Finally, I got a chance to work in a stope. This was a “cut and fill” stope. That is, the ore seam was more or less vertical, so we stood on yesterday’s broken ore and would drill to knock down more of the ceiling, or “back”. Our first job daily was to look for “loose”, or rock that was overhead ready to fall on us. We would pry this down until we had a solid, safe back. Then we would have to ensure that the height was right for drilling. We drilled with jack legs. These machines used compressed air to operate the drill, and the “leg”, which supported the drill and put pressure on it. If the height to the ceiling was too high, we would build up with timbers, which we wedged into the sides of the stope. If too low, we would have “muck” (ore) pulled out the bottom by the tramsman, to lower our working level, or we would shovel until the height was right. My first day was pretty much a disaster; I was set up at the wrong height, and could not get the leg angle correct. It was a difficult day. My partner was at the other end of the stope, and not much help. In all jobs, there was no training, just “OJT” and “monkey-see-monkey-do”.
Hard rock mining is a fairly safe occupation, safer than farming or fishing. I did however, have a very close call while working in a stope. This stope was almost horizontal, a huge open area. It was so high that I could not see the “back”, or ceiling. I was alone, scraping ore into the draw hole with a pneumatic winch. I had an equipment problem, and was standing near the draw hole in the centre of the stope. I felt, and heard a “ping” on my hard hat, caused by a pebble falling. I looked up, but could see nothing due to the smoke and haze, which is always present underground. But I thought to myself, that this was not a good sign. I turned to leave, and had taken only three steps when a huge portion of the back (roof) came down, right where I had been standing – tons of rock. I would have been a grease spot, nothing more. That aside, I was hurt three times while underground. Once I was hit by a large piece of rock and was hospitalized for a while, but nothing serious.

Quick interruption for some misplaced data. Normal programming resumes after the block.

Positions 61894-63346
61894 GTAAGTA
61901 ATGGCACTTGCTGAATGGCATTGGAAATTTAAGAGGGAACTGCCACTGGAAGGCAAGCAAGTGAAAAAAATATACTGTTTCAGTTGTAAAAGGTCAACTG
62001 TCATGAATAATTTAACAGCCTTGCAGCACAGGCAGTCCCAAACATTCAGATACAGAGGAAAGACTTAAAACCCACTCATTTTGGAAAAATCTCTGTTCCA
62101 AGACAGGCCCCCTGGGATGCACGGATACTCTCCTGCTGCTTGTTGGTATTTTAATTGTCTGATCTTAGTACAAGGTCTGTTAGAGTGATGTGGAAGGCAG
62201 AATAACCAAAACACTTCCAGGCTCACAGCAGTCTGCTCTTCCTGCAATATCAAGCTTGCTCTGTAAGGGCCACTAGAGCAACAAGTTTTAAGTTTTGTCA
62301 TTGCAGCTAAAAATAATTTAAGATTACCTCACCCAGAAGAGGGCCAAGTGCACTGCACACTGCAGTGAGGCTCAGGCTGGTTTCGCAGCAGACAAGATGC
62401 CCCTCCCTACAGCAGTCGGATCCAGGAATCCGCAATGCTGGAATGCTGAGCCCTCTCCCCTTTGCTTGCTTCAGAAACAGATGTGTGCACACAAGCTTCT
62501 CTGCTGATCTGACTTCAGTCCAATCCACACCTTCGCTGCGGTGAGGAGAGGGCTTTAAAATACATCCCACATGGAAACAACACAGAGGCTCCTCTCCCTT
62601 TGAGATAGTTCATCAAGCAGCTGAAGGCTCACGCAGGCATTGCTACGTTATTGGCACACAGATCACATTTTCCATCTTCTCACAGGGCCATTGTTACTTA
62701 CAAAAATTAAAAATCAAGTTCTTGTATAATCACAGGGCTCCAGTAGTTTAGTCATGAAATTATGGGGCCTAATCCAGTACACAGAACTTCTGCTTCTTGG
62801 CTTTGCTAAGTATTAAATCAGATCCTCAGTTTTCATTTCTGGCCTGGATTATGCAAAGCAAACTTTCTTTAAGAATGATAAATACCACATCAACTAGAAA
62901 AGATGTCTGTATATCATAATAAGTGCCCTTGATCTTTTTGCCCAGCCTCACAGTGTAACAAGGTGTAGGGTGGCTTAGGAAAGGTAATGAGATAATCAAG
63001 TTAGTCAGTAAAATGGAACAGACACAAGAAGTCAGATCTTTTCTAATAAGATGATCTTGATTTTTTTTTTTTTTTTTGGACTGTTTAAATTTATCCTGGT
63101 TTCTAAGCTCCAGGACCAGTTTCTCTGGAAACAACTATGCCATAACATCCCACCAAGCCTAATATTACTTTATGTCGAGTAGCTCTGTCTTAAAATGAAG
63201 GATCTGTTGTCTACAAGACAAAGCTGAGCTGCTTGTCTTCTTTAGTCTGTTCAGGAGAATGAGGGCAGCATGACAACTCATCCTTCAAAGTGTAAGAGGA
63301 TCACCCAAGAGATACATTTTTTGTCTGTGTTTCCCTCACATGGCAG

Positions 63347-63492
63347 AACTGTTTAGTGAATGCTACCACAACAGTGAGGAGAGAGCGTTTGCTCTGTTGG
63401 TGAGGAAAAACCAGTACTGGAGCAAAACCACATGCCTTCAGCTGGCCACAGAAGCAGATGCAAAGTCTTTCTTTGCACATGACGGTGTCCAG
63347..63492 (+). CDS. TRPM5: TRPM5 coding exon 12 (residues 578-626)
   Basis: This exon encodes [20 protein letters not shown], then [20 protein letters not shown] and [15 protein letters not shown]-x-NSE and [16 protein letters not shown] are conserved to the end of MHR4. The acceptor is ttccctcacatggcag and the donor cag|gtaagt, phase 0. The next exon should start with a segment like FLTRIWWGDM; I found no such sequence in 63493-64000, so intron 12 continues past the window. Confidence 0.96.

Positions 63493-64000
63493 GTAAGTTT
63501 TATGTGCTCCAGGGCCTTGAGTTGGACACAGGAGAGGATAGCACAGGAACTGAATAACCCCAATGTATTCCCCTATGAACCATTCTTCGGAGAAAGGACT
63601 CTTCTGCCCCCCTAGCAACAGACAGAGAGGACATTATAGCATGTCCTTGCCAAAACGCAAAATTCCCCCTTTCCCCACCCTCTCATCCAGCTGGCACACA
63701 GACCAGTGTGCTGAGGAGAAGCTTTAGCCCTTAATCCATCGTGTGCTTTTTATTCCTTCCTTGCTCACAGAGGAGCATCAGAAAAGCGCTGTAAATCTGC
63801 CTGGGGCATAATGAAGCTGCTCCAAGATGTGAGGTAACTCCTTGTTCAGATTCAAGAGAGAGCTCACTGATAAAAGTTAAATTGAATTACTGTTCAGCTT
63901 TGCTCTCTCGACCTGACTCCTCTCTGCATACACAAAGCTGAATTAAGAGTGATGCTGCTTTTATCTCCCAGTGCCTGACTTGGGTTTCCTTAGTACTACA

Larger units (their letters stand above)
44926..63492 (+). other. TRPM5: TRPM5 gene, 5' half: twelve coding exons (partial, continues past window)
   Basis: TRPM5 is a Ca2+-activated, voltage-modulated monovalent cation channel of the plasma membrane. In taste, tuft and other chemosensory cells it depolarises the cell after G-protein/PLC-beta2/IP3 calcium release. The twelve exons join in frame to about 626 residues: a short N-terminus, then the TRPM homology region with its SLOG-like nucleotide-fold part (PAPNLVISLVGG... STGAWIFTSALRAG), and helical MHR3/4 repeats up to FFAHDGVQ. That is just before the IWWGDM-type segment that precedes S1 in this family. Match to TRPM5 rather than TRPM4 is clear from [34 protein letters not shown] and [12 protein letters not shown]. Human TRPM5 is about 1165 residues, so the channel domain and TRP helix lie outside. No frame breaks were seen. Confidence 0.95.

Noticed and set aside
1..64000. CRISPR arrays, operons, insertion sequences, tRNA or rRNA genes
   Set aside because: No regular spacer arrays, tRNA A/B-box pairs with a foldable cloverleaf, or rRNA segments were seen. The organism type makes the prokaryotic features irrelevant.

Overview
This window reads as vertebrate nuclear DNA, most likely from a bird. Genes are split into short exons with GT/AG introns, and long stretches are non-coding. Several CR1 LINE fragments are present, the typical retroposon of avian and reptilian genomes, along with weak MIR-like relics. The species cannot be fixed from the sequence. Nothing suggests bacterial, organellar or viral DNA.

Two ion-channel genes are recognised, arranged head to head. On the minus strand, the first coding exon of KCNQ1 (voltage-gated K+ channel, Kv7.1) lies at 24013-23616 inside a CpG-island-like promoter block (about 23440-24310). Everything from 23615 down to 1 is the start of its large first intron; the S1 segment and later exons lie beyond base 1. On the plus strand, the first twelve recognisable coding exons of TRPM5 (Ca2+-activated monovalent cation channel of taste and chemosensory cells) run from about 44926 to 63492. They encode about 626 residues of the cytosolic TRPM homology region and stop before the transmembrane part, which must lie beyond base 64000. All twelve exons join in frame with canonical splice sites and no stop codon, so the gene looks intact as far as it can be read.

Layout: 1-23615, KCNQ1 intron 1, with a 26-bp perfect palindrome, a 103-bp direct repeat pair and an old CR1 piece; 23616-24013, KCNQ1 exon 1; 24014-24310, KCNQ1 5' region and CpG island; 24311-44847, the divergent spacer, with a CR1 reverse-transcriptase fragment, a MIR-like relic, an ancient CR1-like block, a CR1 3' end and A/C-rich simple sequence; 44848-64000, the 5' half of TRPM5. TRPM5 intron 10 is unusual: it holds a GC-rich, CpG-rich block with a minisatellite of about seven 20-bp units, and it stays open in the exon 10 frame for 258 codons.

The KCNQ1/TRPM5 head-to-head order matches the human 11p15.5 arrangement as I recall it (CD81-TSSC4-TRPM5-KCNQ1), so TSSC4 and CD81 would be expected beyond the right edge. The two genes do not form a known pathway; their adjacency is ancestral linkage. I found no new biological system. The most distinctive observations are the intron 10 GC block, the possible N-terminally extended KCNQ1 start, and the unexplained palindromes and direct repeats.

My income went up considerably while in the stope. Since it was a bonus driven system, everything was “high-ball”, work as hard as you could, drill until an hour before quitting time, then load the holes with dynamite, and at the proper time, light the fuses and leave quickly. Everyone in the mine lit his fuses at the same time. Then we would take the cage to the surface, shower, and repeat again on the following day.
I never did work in a raise, except as a helper, but at the very end of my three-year stint, I spent two months in a drift. Both the raise, and the drift are really “highball”. There you are paid by footage of advance. So if you do not complete your drilling on time, you cannot blast, and so make no footage advance that day, a major financial penalty. But this is where the money is; a good raise or drift miner could make three or four times that of a stope miner. I found the drift very difficult. First thing at the beginning of the shift, we would scale the loose, then muck out the previous round, hauling the broken rock away. Then we would have to lay railroad track as the drift progressed, and extend air and water pipes. The two of us would then drill 8-foot holes; load with dynamite, and at the appropriate time, blast. The noise of two jacklegs roaring in such a confined space meant that I often went home stone deaf. Like anything, it is a learned skill, and becomes easier over time. I left the drift before I ever got good at it.
I have said that hard rock mining is a relatively safe occupation, however the highball mentality can have consequences, and a drift miner of my acquaintance paid the penalty. Blasting, in a stope, is fairly straight forward, as there is always space for the broken rock to go. In a raise or drift, it is not so easy, a miners experience and knowledge of rock is important. Because you are trying to advance straight ahead, the rock, the first holes blasted, must be made to fly, not down in to an open hole, but straight out. Thus the first holes to be blasted must be drilled with precision, and loaded with just the right amount of dynamite, or the rock will not fly straight out but may “freeze”, into a congealed powder, and stay in place. In that case, the mess must be carefully picked out, by hand, as there sometimes remains some dynamite, and a blasting cap, which you do not want to accidentally detonate. It is much faster to use the drill to clean this “frozen” bootleg out, but it also is a lot more dangerous. This particular drift miner was a “highballer”, and used his jackleg. He drilled into a blasting cap and the resulting explosion took his eyes, and his career.